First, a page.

You’ve worked for decades to grow your nest egg and secure the retirement you deserve. That’s meant investing for growth and a strategy that provides return on your money. In retirement, your needs change to protecting that money but still growing it to keep up with inflation and spending needs. Make sure your portfolio changes along with those evolving needs.

Have you used any of these strategies for investing? If so, how have they worked for you?


Joseph Hogue worked as an equity analyst and an economist before realizing being rich is no substitute for being happy. He now runs four websites and a YouTube channel on beating debt, making more money and making your money work for you. A veteran of the Marine Corps, he now makes more money than he ever did at a 9-to-5 job and loves building his work from home business.


Share this article:

6 thoughts on “Three Strategies for Investing During Retirement”

  1. I take a different view of the management of risk with respect to investing. I am now in “semi-retirement”, 10 years before “full” social security eligibility. I still earn income from the practice of medicine. I also have started two businesses and purchased equity in a third. They all relate to one another. Because they are start-ups, my “semi-retirement” has me using the 72t tax code to supplement living expenses from a portion of my retirement assets.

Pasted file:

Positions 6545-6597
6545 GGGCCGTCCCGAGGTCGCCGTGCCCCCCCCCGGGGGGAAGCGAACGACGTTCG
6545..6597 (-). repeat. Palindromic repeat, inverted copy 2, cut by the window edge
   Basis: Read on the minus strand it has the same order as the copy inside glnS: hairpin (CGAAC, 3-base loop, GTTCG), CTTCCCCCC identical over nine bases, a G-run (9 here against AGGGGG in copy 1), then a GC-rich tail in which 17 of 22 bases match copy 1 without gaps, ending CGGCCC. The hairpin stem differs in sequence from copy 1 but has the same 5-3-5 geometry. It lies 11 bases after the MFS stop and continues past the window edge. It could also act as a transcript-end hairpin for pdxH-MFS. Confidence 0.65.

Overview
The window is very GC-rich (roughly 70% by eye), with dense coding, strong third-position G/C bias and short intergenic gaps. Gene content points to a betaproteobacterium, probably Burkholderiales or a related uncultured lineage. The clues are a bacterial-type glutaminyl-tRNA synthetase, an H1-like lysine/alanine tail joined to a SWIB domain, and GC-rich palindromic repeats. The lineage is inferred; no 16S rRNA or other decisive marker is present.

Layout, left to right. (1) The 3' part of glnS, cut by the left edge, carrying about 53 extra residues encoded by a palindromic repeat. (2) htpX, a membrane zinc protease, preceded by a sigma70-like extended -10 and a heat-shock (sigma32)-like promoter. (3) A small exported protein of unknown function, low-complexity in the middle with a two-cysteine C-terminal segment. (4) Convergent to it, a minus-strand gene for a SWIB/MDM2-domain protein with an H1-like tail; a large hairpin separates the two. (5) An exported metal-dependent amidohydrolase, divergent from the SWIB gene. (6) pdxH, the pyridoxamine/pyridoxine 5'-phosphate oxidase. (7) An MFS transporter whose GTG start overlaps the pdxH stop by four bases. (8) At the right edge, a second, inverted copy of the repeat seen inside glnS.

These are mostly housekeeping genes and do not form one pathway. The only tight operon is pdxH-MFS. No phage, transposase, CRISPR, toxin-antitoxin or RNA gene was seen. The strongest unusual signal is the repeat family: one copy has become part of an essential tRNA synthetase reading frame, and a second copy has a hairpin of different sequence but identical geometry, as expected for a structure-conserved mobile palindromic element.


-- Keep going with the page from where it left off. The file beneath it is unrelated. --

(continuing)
I am an individual equity investor, with few exceptions. All of my equity is held within IRAs since rolling out my last corporate qualified plan. I define risk as the chance that one of my holdings will suffer permanent impairment in its ability to produce dividends or distributions. Since each equity was carefully chosen, both for business model AND for its ability to pay it’s owner NOW, I wouldn’t sell it unless it’s business prospects materially change or its management begin to do risky and ill-advised things with the business. I hold enough equities that one can suffer dramatic impairment and the entire portfolio will not suffer significantly in its cash flow generation. Two can fail and the portfolio can still produce increasing cash flow on a yearly basis. My conglomerate needs to produce cash every year, and more cash every year than the year before. Heretofore I have taken ALL of that cash and reinvested across the spectrum of the conglomerate. Now I will be taking a portion for living expenses and reinvesting what’s left. The key is to watch the cash flow, and the health of the businesses that produce that cash flow. Any time a business’s revenues fail to grow at a rate that free cash flow is threatened, that business is on a watch list. No correction of that trend and it is voted off the island, so to speak. With today’s incredible public-source data sets, monitoring this program takes no more than a few hours per quarter. When one is very careful on the buy side, there is rarely a reason to sell. I don’t need to worry about “buy low, sell high”. All I need to do is a prudent analysis at the front end and only sell if business fundamentals deteriorate over time. Like any other city, Rome wasn’t built in a day, so you can’t just turn a program like this on in a moment; you have to purchase each holding at a time when it’s valuation in relationship to its business prospects is favorable and you have to become adequately familiar with it’s business that you understand which metrics are reliable in taking the pulse of the business’s health. However, once you reach steady state, you can largely ignore what is going on with the remainder of the market, paying attention only to the extent that you need to have a bench of potential substitutes, in case one of your players on the field gets injured and needs to be rotated out.